“Secrets of the Vatican”February 27, 2014 at 6:00 pm | Posted in Vatican | 8 Comments
Tags: "Secrets of the Vatican", "The Awful Disclosures of Maria Monk", "The New Anti-Catholicism", Anti-Catholicism, Boz Chividijian, Catholic clergy sex abuse, PBS Frontline, Philip Jenkins, Pope Benedict XVI, Pope Francis, Pope John Paul II, Thomas Doyle
As you may have discerned, I am not a wild fan of the Vatican. I have been working for forty years to get women ordained in the Catholic Church, and such endless banging of the head against Vatican walls has not warmed me toward the boys over there. I also think that the church’s teaching on homosexuality, if not changed significantly, will seriously reduce our numbers sooner or later, even in Africa. That’s certainly what’s happening in the U.S.
But I also spent the 1990s getting a Ph.D. in religion, with a specialization in Catholicism. During that time I learned a good deal about anti-Catholicism. I learned, for example, that in the mid-19th century, a bestseller, The Awful Disclosures of Maria Monk, or, The Hidden Secrets of a Nun’s Life in a Convent Exposed, virtually identified Catholicism with pornographic sexuality. The book was later almost completely discredited, but it has been reprinted many times. And lest you think U.S. anti-Catholicism is a purely pre-Civil War phenomenon, consider that during the 1960 presidential campaign, leading U.S. Protestant ministers, including Norman Vincent Peale, portrayed John Fitzgerald Kennedy as a Vatican stooge, more or less. And as historian Philip Jenkins argues in The New Anti-Catholicism, since the onset of the sex abuse scandals, Americans say things about the Catholic church that had been socially unacceptable since JFK’s election.
So I wasn’t too hopeful about the February PBS Frontline “documentary,” “The Secrets of the Vatican.” The title itself sounds like something Maria Monk dreamed up. In fact, the film is about problems during the papacies of John Paul II and Benedict XVI. But a title like that wouldn’t attract leering millions, would it? And the PBS channel here in New York showed the documentary in the 9 PM slot, instead of the usual Frontline slot of 10 PM. I wonder why?
It’s hard, too, not to call to mind Maria Monk during the first fifty minutes of the eight-four minute film, devoted as they are almost exclusively to clergy sex abuse and lewd homosexual practices ostensibly by very many priests and hierarchs in Rome. This is not to say that I am in favor of child sex abuse (!), or clerical hypocrisy either. But things have come to a point where it’s almost impossible to say anything positive about the Catholic church without someone bringing up clergy sex abuse–and this applies to many liberal Catholics, not just Protestants and seculars. In point of fact, the Catholic church is the single largest provider of health care in the world. Some Vatican congregation supervised all of that under the last two popes. Should they maybe get a mention, along with the congregations that covered up clergy pedophilia and adult sodomy?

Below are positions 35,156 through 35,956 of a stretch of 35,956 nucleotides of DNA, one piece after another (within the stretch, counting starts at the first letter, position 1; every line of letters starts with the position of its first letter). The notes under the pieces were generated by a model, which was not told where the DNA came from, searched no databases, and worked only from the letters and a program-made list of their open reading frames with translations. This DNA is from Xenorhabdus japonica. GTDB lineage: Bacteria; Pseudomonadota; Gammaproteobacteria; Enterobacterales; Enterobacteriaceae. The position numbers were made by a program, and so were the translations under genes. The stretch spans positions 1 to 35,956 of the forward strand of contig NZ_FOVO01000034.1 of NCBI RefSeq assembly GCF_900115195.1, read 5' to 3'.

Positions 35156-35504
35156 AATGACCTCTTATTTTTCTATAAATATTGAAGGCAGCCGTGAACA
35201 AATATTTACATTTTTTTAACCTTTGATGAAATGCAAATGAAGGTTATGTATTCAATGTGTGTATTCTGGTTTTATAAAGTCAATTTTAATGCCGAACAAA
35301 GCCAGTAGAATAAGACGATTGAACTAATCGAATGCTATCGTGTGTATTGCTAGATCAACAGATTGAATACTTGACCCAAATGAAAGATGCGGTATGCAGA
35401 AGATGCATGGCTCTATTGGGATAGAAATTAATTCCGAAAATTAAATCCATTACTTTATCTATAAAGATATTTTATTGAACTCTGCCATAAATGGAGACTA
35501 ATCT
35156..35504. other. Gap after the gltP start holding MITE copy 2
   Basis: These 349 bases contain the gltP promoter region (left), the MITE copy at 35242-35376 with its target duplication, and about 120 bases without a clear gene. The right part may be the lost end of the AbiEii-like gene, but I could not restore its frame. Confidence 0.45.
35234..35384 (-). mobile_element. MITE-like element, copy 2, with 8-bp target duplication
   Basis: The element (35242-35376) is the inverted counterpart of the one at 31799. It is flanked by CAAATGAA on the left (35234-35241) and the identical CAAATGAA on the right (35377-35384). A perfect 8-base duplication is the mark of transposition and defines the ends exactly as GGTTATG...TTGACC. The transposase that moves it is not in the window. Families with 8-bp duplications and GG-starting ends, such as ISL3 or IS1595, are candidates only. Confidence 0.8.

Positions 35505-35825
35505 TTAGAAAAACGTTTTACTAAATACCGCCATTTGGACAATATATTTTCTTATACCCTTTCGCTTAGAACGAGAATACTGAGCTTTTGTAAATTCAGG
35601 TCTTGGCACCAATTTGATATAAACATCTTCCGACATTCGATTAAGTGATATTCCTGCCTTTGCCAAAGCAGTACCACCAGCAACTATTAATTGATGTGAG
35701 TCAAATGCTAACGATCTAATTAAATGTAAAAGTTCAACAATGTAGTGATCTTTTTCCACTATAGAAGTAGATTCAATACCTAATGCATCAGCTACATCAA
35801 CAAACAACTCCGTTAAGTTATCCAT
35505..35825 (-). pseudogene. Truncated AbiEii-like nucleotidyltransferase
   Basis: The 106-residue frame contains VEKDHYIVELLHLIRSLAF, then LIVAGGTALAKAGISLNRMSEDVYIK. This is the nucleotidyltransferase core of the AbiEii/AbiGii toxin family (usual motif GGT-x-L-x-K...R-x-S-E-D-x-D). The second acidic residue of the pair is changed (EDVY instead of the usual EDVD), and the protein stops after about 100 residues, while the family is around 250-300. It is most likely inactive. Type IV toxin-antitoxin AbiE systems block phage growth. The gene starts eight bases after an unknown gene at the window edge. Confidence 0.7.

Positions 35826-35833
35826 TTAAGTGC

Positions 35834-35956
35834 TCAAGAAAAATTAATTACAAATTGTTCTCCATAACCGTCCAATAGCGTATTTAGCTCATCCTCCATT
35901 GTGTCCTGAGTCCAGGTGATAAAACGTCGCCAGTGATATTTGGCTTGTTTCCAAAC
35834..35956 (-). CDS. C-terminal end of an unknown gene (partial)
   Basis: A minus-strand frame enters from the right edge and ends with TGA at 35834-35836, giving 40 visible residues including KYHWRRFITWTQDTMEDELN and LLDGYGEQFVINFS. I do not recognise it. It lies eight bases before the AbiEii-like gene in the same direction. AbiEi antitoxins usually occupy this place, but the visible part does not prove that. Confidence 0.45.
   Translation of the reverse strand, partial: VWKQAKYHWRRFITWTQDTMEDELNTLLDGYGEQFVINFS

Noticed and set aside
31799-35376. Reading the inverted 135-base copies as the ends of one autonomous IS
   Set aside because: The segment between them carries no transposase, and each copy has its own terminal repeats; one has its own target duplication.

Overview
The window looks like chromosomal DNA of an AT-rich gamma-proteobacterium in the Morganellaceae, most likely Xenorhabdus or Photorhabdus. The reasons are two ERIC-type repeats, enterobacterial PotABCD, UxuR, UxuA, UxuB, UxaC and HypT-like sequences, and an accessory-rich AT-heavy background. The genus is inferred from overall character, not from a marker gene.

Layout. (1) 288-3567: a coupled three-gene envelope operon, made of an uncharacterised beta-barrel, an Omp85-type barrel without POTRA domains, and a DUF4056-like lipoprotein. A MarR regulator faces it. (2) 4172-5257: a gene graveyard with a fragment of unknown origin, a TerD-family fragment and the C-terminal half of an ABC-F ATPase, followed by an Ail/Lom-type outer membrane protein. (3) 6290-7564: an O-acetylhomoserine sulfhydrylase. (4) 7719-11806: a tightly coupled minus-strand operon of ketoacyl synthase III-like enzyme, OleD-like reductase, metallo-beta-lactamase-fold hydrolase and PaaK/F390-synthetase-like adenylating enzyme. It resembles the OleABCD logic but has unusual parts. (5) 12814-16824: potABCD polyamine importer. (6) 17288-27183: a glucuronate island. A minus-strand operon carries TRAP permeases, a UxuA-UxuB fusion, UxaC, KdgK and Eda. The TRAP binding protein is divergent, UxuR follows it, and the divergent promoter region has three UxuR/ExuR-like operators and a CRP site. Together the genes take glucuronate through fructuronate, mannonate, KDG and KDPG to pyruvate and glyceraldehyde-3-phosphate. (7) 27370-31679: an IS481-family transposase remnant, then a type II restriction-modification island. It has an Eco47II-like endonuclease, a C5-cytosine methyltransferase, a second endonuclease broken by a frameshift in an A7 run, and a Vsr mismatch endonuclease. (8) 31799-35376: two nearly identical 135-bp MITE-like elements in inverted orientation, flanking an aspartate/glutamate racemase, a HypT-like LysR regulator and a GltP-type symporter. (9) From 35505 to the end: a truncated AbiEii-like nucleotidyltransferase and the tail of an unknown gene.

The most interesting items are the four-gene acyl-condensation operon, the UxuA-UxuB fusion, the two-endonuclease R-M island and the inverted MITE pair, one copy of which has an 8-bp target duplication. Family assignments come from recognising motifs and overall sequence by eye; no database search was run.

The film’s characterization of various aspects of the Vatican State, too, is problematic, overstated, sensationalized. Take, for example, the ominous references to the Vatican’s being a free-standing state, with no accompanying mention that before 1861, the Papal States constituted a significant portion of Italy, from one coast to the other. In 1870, it was deprived of all its territory except Vatican City and became the smallest state in Europe. Some challenge the Vatican’s right to be a state at all, but it has as much historical legitimacy as the British monarchy, or more.
Similarly, Thomas Doyle’s description of the church as an absolute monarchy is seriously over the top. I have said myself on numerous occasions that the governance structure of the institutional church is that of an absolute monarchy. Please note the qualification there: of the institutional church. Doyle, a canon lawyer who has fought heroically for the rights of sex abuse victims, says the church is an absolute monarchy down to each individual member. If that were true, I’d be in jail. And I am theoretically self-excommunicated for continuing after 1994 to speak out in favor of the ordination of women. But that matters only if one of my pastors since then cared to pursue the issue. None of them have, or would. Lots of them are similarly theoretically self-excommunicated.
Some may dispute my argument that “The Secrets of the Vatican” is anti-Catholic because of the enthusiasm shown for Pope Francis in the last quarter of the film. And indeed, this section of the film is more nuanced than the rest, with some of those interviewed offering cautions about how much (or little) Pope Francis will be able to do in the few years that may be available to him; he was 77 years old when elected, after all. But the “pope-mania” expressed in the last quarter of the film also strongly reinforces, by contrast, the film’s portrayal of the previous two popes as demons.
Dealing with representations of the Vatican is a tricky business. There’s a lot in the Vatican that really does demand reform. But I refuse to err in the opposite direction, becoming a participant, even inadvertently, in the virulent anti-Catholicism that has poisoned this Protestant country for much of the last few centuries. In point of fact, last October, Boz Chividijian, Billy Graham’s grandson, and the head an organization fighting clergy sex abuse in Protestant settings, wrote in the Huffington Post that he believes, with regard to sex abuse, that Evangelicals are worse than Catholics. I wonder what the odds are that a future Frontline documentary will be titled “Secrets of the Evangelical Underground”?